Are science stereotypes shaped by comics?

Comic strips present a rich, varied – and surprising – picture of life on campus, researchers have found, but also may explain prejudices

December 22, 2016
Frame from comic book
Source: Captain Aero Comics/Holyoke Publishing

How far have our assumptions and stereotypes about professors been shaped by comics?

Pauline Reynolds, associate professor in education at the University of Redlands, has long studied the “representation of higher education” in popular culture such as “the movies of the 1930s and 1940s and TV shows like Greek”.

The many comic book characters found in films led her to turn her attention to comic books themselves.

These formed the subject of a paper that she wrote with her research associate Sara Durazo-DeMoss (California State University) and delivered at the annual conference of the Society for Research into Higher Education, which was held in Wales earlier this month.

Their analysis examined “the portrayal of academics as main or support characters in over 100 comic books from Superman (1938) to Squirrel Girl (2015)”.

The sample included a wide variety of different stories. Some, the paper explains, feature “young people [who] treat university as an inevitable next step after high school” and go on to appear, for example, in what one comic described as “pulsating tales of the care-free lives and intimate loves of enchanting co-eds” – invariably depicted in their underwear.

Yet the authors also flagged up the adventures of “superheroes go[ing] to college under the cover of their secret identities” and even heroic animals “saving the day in some way on campus, including Lassie and Yogi Bear”.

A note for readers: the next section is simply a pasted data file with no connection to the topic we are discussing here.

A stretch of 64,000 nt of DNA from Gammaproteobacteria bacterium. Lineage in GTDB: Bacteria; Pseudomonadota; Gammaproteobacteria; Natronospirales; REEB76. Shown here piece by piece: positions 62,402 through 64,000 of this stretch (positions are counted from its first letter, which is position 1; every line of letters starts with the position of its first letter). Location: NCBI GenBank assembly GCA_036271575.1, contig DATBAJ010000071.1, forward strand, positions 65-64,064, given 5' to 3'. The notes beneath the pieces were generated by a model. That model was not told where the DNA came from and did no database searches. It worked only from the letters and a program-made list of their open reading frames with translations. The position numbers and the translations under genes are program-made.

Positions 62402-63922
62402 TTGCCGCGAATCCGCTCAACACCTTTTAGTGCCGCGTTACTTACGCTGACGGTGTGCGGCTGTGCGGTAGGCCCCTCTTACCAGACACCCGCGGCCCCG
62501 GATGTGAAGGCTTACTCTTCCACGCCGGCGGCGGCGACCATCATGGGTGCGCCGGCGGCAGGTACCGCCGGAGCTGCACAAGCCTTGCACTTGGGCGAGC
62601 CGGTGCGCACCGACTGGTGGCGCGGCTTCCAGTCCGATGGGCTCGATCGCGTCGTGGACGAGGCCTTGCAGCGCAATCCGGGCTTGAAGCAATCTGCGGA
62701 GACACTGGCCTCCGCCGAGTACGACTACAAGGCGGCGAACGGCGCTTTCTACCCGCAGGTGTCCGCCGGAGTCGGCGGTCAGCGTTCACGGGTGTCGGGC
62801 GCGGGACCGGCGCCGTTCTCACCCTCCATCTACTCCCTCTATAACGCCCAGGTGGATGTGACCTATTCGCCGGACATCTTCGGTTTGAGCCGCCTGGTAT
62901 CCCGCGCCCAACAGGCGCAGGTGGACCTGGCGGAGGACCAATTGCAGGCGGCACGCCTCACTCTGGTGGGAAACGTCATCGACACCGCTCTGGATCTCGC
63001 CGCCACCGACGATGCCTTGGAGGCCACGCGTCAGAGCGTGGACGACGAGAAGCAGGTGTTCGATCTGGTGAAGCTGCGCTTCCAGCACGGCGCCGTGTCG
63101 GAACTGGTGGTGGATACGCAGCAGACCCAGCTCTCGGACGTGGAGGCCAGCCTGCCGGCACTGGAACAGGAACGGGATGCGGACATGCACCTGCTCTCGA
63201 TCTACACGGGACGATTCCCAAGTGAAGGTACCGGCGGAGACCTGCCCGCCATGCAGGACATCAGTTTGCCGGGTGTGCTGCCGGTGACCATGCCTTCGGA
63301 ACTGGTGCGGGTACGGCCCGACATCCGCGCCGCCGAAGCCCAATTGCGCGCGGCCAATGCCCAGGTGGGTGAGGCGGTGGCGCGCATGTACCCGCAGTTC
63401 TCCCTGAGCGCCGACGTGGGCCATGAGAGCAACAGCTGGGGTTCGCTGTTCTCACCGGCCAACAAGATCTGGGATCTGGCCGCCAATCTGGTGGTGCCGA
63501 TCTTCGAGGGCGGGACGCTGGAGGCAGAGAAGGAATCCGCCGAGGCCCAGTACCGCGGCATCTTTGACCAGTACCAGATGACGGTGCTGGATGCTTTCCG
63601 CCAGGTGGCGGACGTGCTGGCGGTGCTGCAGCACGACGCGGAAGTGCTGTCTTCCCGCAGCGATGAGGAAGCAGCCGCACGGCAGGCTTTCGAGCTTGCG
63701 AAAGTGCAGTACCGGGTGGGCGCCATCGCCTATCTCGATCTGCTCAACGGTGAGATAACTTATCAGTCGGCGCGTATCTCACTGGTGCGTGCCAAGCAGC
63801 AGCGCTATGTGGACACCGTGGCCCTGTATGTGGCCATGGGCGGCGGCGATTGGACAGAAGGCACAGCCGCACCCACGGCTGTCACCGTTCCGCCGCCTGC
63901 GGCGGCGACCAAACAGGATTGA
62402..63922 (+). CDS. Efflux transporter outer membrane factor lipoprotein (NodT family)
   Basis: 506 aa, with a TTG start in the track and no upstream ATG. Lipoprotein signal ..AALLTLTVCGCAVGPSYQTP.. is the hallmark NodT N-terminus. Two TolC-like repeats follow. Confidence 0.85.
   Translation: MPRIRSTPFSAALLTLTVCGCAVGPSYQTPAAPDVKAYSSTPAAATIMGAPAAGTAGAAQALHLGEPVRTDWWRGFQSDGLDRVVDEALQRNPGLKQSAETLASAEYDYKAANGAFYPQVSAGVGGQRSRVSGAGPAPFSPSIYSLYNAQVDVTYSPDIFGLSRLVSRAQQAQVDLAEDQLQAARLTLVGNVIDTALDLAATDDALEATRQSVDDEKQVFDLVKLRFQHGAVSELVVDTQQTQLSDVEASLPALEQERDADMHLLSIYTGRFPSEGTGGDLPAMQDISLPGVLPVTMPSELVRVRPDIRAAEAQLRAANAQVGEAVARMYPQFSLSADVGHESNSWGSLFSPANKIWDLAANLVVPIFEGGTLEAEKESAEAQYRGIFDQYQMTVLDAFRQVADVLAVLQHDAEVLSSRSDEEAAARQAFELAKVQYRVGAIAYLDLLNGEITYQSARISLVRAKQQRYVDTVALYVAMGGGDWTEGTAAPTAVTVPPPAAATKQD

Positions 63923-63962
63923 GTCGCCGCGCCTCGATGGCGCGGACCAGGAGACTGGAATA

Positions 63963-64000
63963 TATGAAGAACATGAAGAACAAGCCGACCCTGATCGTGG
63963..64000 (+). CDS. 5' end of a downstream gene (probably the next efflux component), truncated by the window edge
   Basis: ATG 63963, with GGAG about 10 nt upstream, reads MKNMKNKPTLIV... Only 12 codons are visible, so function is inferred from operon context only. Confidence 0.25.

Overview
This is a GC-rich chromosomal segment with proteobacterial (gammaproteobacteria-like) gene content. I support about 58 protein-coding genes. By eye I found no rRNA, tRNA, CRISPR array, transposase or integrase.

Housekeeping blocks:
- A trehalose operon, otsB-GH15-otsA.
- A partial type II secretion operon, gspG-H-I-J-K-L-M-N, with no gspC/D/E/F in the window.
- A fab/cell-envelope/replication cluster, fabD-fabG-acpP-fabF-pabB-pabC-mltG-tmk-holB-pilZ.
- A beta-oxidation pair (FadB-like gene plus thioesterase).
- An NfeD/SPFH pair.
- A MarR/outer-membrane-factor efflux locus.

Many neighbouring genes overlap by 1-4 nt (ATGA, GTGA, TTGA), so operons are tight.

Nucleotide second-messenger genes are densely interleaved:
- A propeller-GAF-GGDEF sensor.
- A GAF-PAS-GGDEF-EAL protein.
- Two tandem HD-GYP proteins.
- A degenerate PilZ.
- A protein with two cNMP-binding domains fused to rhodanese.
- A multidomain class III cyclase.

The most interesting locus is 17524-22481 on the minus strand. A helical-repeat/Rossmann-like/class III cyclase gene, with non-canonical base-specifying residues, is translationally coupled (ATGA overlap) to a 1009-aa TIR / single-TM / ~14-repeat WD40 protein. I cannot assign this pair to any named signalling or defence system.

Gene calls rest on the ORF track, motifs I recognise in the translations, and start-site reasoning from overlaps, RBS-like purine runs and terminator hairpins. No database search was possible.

Yet despite this variety, certain themes keep recurring.

Although novels often revolve around professors of English, and the films of the 1930s and 1940s feature more psychologists than any other kind of academic, disciplines in the science, technology, engineering and mathematics fields are almost totally dominant in comic books. Part of the explanation, the authors suggested, is that the sciences lend themselves to the kinds of “observable and instantaneous action”, such as firing laser beams at distant planets, highly suited to the narrative style of comics.

Given that “masses of young people have consumed repeated messages about higher education from comic books since the 1930s”, the paper also examined some of the assumptions and absences.

For instance, the authors found only three female professors in their whole sample, and none fares particularly well.

One is mauled and killed by Dracula on the very first page of the comic in which she appears. Another is “bullied by students about her looks” and, unconscious after an accident, “given a physical transformation without her consent by Supergirl’s under-the-sea Atlantean friends”. A third is accidentally blinded after being taken “into space to witness an astronomical event for her research” and explodes into “an intense, sustained, exaggerated and irrational fury” revealed through “distorted facial features”.

Two of the three “men of colour” the authors discovered in their sample comics are also “harmed” in some way. All are also relatively light-skinned and foreigners in the US: a Japanese professor in the 1940s, a Latino professor in the 1970s and a Brazilian professor in the 1990s.

Completely absent are “Americans of colour portrayed as academics”. The Brazilian, moreover, is shown as “an untrustworthy figure” who reduces a student to tears, presenting a “stark contrast with the predominantly saintly if sometimes affectionately mishap-prone portrayals of white, male professors”.

Such comics, reflects Dr Reynolds, “over-exaggerate the dominance of white men. That can be quite dangerous and is perhaps part of why women and minorities get more pushback in real life.”

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